What do Film Making, Manufacturing, Construction, A Television Sitcom, Time Travel, and Oyster Farming all have in common? They’re all metaphors for software development (thank you Naresh Jain for your post on Software Development Analogies). Although there are a lot of software analogies out there with varying degrees of relevance to the situation at hand, it seems few people are as fond as I am of the Software as a Journey metaphor.
Into the Unknown
For those of you that aren’t aware of it, this analogy likens software development to a trip across unknown terrain. As your journey progresses, you run into obstacles that you never anticipated such as mountains, rivers, deserts, or oceans. In software creation, these could be considered analogous to political limitations, interoperability problems, communication barriers, or any other roadblock that confronts you during the course of a software project. A nice illustration of the analogy can be found here.
The Importance of Planning
Often times when I speak to a customer, they’ll mention that software projects are notorious for being over-budget and then, naturally, question the accuracy of the budget I am presenting. This is when I start drawing parallels between development and journeys.
For this analogy to really apply, you need to think of what the United States looked like during the mid-1800s. Sure there were roads and railroads, but the infrastructure would certainly look primitive when compared to what we have today. If you considered making a trip of even only 100 miles in this era, you would most certainly scour whatever town you were in for details that might help. After all, one small detail might be the difference between arriving safely at your destination and never seeing civilization again.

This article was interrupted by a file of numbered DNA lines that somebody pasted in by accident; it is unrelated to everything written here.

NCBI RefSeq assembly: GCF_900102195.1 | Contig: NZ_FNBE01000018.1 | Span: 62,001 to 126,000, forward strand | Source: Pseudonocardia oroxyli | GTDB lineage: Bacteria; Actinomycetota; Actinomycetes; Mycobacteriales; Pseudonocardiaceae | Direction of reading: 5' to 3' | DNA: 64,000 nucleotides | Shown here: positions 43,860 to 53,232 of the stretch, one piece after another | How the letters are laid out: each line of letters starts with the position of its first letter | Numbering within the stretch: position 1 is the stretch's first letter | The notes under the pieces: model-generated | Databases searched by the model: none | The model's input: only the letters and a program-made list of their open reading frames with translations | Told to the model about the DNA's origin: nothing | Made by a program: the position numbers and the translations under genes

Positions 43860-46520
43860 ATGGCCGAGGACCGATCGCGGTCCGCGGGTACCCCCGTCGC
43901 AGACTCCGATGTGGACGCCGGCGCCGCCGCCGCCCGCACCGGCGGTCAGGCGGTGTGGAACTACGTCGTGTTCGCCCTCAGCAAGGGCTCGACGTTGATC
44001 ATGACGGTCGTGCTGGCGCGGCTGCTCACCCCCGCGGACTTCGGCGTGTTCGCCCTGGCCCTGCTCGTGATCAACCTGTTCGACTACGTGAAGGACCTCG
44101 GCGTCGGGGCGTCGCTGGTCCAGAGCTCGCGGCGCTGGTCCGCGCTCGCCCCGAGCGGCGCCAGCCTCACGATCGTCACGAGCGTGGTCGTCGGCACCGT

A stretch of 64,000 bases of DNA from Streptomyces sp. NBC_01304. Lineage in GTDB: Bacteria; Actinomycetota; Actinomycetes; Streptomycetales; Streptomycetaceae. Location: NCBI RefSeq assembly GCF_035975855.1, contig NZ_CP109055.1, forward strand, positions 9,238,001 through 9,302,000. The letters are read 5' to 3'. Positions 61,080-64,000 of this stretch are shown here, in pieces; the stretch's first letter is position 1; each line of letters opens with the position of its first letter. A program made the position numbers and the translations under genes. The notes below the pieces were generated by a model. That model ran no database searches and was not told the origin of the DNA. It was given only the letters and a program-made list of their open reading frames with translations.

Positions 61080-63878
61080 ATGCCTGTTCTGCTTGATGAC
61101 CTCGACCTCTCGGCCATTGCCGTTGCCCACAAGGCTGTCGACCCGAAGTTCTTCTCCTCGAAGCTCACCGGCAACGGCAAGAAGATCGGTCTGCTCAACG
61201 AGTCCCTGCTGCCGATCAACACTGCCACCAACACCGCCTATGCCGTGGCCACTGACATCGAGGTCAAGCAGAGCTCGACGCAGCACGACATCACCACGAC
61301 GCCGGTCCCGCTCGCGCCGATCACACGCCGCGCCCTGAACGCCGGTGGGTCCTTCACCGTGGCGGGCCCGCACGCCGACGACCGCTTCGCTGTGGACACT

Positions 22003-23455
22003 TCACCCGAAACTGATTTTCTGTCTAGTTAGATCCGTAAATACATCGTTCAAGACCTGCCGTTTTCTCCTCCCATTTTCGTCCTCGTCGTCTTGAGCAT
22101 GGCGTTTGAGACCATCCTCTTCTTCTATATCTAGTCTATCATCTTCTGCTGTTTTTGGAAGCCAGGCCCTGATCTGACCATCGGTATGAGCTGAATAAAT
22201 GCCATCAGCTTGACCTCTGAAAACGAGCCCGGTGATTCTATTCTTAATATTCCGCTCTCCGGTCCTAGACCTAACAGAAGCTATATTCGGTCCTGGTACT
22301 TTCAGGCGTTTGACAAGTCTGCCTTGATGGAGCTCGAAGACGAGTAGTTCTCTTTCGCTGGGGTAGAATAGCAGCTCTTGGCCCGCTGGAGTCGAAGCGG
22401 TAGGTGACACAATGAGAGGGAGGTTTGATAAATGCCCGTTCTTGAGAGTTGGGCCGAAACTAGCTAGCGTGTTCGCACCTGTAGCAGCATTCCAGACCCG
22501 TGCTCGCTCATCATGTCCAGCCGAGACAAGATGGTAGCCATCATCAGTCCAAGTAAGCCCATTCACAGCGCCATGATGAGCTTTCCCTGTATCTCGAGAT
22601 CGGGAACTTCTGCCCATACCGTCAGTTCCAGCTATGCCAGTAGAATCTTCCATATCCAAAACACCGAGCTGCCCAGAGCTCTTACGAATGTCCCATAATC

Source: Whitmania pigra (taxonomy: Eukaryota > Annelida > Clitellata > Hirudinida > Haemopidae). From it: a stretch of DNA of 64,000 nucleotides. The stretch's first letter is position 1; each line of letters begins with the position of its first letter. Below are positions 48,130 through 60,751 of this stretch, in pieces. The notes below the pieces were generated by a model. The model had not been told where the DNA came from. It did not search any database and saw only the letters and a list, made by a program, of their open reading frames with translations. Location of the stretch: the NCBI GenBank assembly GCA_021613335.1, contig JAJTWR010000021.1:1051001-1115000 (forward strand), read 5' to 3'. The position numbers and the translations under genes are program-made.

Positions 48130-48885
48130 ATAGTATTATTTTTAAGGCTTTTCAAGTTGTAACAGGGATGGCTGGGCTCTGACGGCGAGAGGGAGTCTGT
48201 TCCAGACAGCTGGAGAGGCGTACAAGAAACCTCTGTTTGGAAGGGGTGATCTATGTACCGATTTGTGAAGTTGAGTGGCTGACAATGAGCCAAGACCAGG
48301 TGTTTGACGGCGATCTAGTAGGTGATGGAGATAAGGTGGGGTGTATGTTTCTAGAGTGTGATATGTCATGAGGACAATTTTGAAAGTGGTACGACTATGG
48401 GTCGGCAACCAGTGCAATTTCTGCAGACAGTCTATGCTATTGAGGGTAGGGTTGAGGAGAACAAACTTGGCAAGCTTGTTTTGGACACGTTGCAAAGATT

I view the software development world to be in a very similar state. Sure we have frameworks to help us solve some of our most common problems, but there are plenty of problems that are not so easily solved. To make matters even more difficult, things like phones, wearable technology, and the expansion of robotics into the mainstream create a new frontier that all of us still need to come to terms with.
When I consider a problem presented to me by a potential customer, I feel it’s my job to look at every leg of the software development journey and point out the problems as well as potential solutions. So when I give a customer an estimate, I’m reasonably confident that I’ve considered the biggest obstacles between them and a successful piece of software.
No matter how well you plan, however, the unforeseen will eventually make itself known. This is when it’s time to meet with the clients and re-evaluate the plan. Clients are often grateful when you point out a problem that could cost them a significant amount of money and are often inclined to modify requirements to be more cost effective. Even if the problem must be solved, the client is well informed of the situation and can work with you to reduce scope in other areas to compensate for the unforeseen complexity.
Though I’ll undoubtedly use other techniques to help customers better understand the software development process, the “Software Development as a Journey” will always have a place in my toolbox.